Throughout the past twelve plus months dancers have been wondering when they will be able to resume training in dance studios, sweating alongside other dancers, or participating in rehearsals with company members practicing lifts and other partnering maneuvers. Choreographers, artistic directors of dance companies and their audiences long for the day when live performances can again take place in theaters instead of parking lots with the audience sitting in their cars; in parks with a limited number of audience members standing safely distanced apart; or presenting their work virtually via Zoom, Instagram or Facebook live. In essence when will things get back to normal – or will they?
Another question facing dance artists and dance presenters alike, is when will audiences feel safe to return to performance venues. It is one thing to open the doors and invite people to enter for a live performance, but will they come? What has to be done to prove to the public that it is safe to return? There are, to be sure, many answers such as when the number of Covid-19 cases drop considerably, when hospitalizations are down to almost zero and when the majority of people have had their vaccination shots. One item that is not mentioned as often, is ventilation. Does a theater, large or small, have a properly working ventilation system that ensures the circulation of fresh air. Our public schools are also facing this challenge before they can safely continue full time in-person instruction.
One venue that has recently faced this issue head on is The Music Center of Los Angeles, and it was just announced via their March 25, 2021 press release that The Music Center is the “first performing arts center to obtain UL Verified Healthy Buildings Mark for indoor air quality”. In anticipation of reopening, a notice announcing this new achievement will appear on the entrances of The Music Center campus buildings: Walt Disney Concert Hall, Dorothy Chandler Pavilion, Mark Taper Forum, and the Ahmanson Theatre.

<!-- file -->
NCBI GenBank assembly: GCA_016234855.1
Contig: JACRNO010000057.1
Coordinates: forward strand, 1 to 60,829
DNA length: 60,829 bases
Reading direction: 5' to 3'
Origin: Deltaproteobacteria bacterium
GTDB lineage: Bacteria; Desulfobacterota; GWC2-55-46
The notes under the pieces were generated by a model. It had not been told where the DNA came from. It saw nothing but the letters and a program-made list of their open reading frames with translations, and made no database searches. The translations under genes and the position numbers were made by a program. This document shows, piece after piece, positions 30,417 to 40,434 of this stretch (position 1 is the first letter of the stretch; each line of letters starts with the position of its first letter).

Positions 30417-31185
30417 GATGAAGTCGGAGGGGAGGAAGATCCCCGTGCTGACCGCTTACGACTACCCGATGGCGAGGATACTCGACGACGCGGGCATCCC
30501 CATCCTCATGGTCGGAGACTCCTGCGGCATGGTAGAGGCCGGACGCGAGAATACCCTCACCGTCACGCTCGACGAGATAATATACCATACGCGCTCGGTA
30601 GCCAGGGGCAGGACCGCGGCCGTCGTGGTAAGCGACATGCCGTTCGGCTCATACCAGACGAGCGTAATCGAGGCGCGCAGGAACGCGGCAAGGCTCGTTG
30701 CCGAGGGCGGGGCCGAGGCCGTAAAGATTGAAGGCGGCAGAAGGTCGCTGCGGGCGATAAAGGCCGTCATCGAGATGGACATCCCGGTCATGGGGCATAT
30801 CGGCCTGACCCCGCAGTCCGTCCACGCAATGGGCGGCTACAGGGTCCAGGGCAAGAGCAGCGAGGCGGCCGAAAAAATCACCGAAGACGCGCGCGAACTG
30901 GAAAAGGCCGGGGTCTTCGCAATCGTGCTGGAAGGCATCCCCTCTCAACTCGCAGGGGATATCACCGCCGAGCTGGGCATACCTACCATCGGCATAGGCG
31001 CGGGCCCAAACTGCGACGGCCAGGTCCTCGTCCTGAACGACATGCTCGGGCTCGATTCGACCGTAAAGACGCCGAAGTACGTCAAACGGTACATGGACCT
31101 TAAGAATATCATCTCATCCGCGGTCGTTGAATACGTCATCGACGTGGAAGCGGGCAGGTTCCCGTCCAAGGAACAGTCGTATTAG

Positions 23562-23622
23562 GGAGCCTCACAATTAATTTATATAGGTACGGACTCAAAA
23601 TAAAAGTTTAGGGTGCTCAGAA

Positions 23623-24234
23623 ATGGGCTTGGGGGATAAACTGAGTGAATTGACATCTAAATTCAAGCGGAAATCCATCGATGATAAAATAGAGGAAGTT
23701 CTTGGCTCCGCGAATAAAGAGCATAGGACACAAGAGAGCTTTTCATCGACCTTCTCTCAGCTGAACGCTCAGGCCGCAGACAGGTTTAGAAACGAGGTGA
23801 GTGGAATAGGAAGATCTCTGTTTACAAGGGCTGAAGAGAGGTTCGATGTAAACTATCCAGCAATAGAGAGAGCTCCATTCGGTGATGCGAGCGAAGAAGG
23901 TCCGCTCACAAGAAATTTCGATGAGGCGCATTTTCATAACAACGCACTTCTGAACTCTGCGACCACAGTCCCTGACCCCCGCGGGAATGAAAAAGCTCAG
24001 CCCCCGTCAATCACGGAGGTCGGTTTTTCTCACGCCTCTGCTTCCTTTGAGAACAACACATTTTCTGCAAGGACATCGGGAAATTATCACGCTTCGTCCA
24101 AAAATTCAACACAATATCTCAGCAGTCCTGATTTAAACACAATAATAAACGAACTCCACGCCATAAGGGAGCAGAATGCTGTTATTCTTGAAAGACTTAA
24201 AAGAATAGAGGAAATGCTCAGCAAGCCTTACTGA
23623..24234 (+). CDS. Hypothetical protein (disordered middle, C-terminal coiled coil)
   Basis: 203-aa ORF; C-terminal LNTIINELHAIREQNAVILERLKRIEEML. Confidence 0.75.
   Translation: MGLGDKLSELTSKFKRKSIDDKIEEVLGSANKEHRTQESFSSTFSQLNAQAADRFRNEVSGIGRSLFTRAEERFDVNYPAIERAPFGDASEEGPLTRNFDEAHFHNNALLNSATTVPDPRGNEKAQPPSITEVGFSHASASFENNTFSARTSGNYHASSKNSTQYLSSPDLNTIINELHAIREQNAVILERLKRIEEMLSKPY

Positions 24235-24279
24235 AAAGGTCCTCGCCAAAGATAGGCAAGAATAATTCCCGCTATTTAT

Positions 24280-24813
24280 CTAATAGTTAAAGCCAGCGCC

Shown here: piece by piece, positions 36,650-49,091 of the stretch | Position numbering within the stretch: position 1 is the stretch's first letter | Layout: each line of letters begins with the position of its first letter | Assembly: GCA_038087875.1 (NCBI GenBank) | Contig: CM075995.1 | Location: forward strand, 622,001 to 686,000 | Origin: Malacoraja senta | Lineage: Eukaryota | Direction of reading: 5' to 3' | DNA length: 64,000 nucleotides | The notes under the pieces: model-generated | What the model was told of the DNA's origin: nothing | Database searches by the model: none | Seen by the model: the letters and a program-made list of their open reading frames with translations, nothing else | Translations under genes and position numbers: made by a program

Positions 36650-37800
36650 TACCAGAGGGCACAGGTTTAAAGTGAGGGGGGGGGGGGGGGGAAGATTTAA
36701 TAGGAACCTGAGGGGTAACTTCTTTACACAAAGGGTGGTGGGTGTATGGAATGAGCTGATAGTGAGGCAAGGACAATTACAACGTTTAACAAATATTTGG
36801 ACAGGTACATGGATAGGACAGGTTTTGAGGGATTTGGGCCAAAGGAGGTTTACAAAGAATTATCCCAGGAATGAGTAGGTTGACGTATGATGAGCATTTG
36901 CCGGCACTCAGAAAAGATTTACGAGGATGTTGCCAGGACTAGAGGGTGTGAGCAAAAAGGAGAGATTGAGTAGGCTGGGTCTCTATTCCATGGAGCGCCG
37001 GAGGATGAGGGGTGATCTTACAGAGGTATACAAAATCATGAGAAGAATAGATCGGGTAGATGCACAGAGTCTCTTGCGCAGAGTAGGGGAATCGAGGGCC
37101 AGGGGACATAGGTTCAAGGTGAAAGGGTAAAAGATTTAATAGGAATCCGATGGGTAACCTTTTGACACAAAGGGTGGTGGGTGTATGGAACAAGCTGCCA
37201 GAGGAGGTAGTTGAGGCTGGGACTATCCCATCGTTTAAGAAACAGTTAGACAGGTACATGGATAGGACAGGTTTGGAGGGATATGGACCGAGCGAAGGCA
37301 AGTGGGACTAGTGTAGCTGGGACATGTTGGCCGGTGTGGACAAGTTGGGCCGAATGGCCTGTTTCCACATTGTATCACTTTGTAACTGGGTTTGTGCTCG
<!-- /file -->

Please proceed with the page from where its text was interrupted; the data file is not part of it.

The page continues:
In order to accomplish the above, The Music Center underwent an extensive process proving that the ventilation systems in all four venues mentioned, plus the Grand Park’s administrative office and The Music Center Annex were working well enough to meet the new state and national health regulations. This process involved participating in multiple on-site visits, which included inspections as well as “IAQ performance testing and assessment, and upgraded heating, ventilation and air conditioning (HVAC) systems”. To ensure that The Music Center continues to meet these standards, it has agreed to participate in biannual UL Verified Healthy Buildings Program inspections and reviews.
The UL Verified Healthy Buildings Program was created 127 years ago to help build a better world through “advancing innovation safety, sustainability and connected security”. Including the US, the UL Verified Healthy Buildings Program now has offices in Australia, as well as numerous countries in Asia, Indonesia, Africa, Europe, Latin America, and the Middle East. The program utilizes testing methods that verify indoor air quality and are aligned with industry-recognized, third-party organizations such as the Environmental Protection Agency (EPA), the National Institute for Occupational Safety and Health (NIOSH), the World Health Organization (WHO) and the American Society of Heating, Refrigerating and Air-Conditioning Engineers (ASHREA), among others.
The Music Center closed its doors over a year ago but has continued providing virtual performances and programs via The Music Center Offstage, but, like all performance venues around the world, The Center is anticipating and looking forward to resuming its indoor and outdoor events and performances throughout its entire campus on the Covid-19 directives have been officially lifted. Receiving this new UL Verified Healthy Buildings Mark is one step closer to helping ensure audiences that The Music Center has taken every possible measure to reopen safely. Those responsible have worked hard to implement many new practices that will minimize health risks for their patrons, artists and staff throughout The Center’s campus. “All of The Music Center’s new measures, protocols and procedures are based on directives from the Centers for Disease Control and Prevention (CDC), County of Los Angeles Department of Public Health and other information made available to live entertainment venues.” The Music Center Press Release – March 25, 2021